I mean this in the most literal way possible, without snark: It's time to grow up. You need to accept your choices. You need to accept that you have moved away and that consequently your relationship with your family will change. You need to decide how that makes you feel and if you'd rather be closer to your family, then it's time to move. If you like it where you are, then you need to accept the limitations that distance puts on you. If you miss the bond of having people close who will go to concerts with you and travel with you, then find some like minds where you live. Your family undoubtedly loves you, but they are living their lives, and they have every right to do it. You need to start living yours.
Comment: #26
Posted by: limniade
Fri Mar 16, 2012 10:09 AM
Besides, we don't know who paid for the Mexico trip. Most vacation packages are sold on a paired-occupancy basis, and maybe they saw a deal on Groupon for 4 people and decided to chip in and get it. Who knows? But it's not the parents' job to coddle their hundreds-of-miles-distant adult child and make sure she doesn't feel left out. And LW doesn't get to have it both ways, either. Here she's moved 5 hours away and expects her visits to be given priority because of the trouble she takes to visit, and she complains when they don't do that. And yet she ALSO complains when they don't include her in their casual plans.

The bottom line is that when you grow up and move away, you don't get to just show up and sit down at the dinner table and expect people to rearrange their lives for you. You need to acknowledge that you have plans and constraints and priorities, and so do they, and sometimes yours won't include them and sometimes theirs won't include you. And if you want to take a trip to Mexico, you PLAN it. If you want to visit and go to a concert with your family, you PLAN it. You don't just show up and then act all butthurt when they have the audacity to not be waiting in stasis for your exalted arrival.
Comment: #27
Posted by: limniade
Fri Mar 16, 2012 10:22 AM
First time poster. I disagree wholeheartedely with the posters who have said LW1 needs to "get a life" or that she should only visit her parents once or twice a year. Where is your sense of family? I live three hours from my family and visit once a month or so- always have. Skype, snail mail "thank you" notes and the like are not the same. If it's important to you, you do it. If it's important to them, they welcome you. What LW1 needs to do is ask if it's a convenient time for her parents for a visit, or if they already have other plans. You can't just declare your visits. In my family, if someone makes plans after the 'family weekend' has been set (and it may or may not involve everyone) they ask if the others want in. Courtesy. Imagine that! So if my sister wants to take my niece on a hayride, or if my brother wants to take mom out to a fancy dinner, or whatever, a quick email gets sent to the group inviting them. They can say no, or pack accordingly. LW1, I applaude your sense of family and making (and keeping) them a priority in your lives.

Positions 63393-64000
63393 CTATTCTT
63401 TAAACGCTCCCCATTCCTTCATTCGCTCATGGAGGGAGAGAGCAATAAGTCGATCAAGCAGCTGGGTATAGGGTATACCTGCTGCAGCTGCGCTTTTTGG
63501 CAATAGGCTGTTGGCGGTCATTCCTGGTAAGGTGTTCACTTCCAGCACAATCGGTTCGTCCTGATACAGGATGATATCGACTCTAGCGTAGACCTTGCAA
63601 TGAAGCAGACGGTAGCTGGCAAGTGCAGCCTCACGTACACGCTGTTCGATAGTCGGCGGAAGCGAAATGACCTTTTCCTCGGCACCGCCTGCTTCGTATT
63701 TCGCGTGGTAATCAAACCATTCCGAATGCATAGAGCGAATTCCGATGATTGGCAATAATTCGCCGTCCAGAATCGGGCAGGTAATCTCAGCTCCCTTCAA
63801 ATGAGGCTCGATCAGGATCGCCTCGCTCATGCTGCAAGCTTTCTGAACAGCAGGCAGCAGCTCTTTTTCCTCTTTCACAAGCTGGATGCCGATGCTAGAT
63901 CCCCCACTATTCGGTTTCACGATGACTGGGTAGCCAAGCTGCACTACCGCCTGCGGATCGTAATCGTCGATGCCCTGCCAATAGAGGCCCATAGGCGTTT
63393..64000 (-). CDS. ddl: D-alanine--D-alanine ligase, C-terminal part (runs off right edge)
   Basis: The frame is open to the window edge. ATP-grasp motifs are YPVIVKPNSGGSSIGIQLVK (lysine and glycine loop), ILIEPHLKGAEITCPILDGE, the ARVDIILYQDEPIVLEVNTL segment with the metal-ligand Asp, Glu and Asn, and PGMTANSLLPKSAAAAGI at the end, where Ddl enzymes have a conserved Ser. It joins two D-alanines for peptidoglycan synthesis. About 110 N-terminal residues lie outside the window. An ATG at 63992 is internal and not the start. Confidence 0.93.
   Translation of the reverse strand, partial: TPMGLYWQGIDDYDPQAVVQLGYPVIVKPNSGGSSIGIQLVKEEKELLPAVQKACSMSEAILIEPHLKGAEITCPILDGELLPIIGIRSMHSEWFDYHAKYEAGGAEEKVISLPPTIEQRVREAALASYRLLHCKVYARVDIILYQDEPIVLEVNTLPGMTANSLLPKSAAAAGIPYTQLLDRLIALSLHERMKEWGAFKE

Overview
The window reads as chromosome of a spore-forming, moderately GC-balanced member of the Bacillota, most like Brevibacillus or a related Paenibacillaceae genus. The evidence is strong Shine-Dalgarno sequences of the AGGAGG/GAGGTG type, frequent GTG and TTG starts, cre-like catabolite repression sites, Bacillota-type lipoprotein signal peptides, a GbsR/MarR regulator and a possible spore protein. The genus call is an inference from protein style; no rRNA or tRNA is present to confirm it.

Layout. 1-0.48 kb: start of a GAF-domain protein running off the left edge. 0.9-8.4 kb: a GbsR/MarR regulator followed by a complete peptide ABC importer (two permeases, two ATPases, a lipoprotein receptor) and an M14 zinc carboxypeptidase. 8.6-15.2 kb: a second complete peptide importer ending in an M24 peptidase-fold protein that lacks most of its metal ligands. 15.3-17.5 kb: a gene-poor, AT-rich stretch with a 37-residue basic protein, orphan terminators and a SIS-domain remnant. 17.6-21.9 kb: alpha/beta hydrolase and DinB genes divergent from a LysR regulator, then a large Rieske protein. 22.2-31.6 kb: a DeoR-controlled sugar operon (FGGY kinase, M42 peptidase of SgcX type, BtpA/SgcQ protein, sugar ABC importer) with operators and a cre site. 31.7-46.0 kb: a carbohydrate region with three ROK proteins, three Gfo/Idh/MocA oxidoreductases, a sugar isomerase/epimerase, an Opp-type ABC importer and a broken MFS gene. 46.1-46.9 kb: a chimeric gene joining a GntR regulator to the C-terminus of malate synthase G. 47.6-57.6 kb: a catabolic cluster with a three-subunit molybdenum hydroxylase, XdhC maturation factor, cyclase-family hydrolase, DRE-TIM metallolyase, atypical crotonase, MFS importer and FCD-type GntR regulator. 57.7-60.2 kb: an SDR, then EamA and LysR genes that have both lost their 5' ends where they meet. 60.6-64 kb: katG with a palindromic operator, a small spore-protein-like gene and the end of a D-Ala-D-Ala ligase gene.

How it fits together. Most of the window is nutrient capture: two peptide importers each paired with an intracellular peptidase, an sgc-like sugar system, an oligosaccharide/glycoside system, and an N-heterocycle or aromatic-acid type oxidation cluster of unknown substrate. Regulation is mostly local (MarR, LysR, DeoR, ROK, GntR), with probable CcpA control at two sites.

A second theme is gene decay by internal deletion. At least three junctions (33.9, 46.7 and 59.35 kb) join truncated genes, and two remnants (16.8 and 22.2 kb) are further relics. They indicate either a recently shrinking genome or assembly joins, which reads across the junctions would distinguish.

Comment: #28
Posted by: flower
Fri Mar 16, 2012 10:26 AM
People aren't castigating LW for visiting home every month. They're castigating her for wanting the impossible: to live an adult life in a different part of the state/country, but to be treated like she's still a dependent in her parents' home, like she should still get to come over whenever without significant notice, sleep in her old room, get a plate set at the dinner table and be included (and even paid for!) on trips and concerts and whatnot, like she's 14 years old instead of an independent adult. They're castigating her for not cutting the cord, and they're castigating her for trying to act like it's unfair that her parents HAVE cut the cord.
Comment: #29
Posted by: limniade
Fri Mar 16, 2012 10:36 AM
Re: Kelle

I can understand your point. My parents came from small country towns in the Midwest and the nearest "city"" was/is six hours away by car (the only way you can get there, unbelievably, even now). Any time they needed to shop or see a specialized doctor, they "went to town".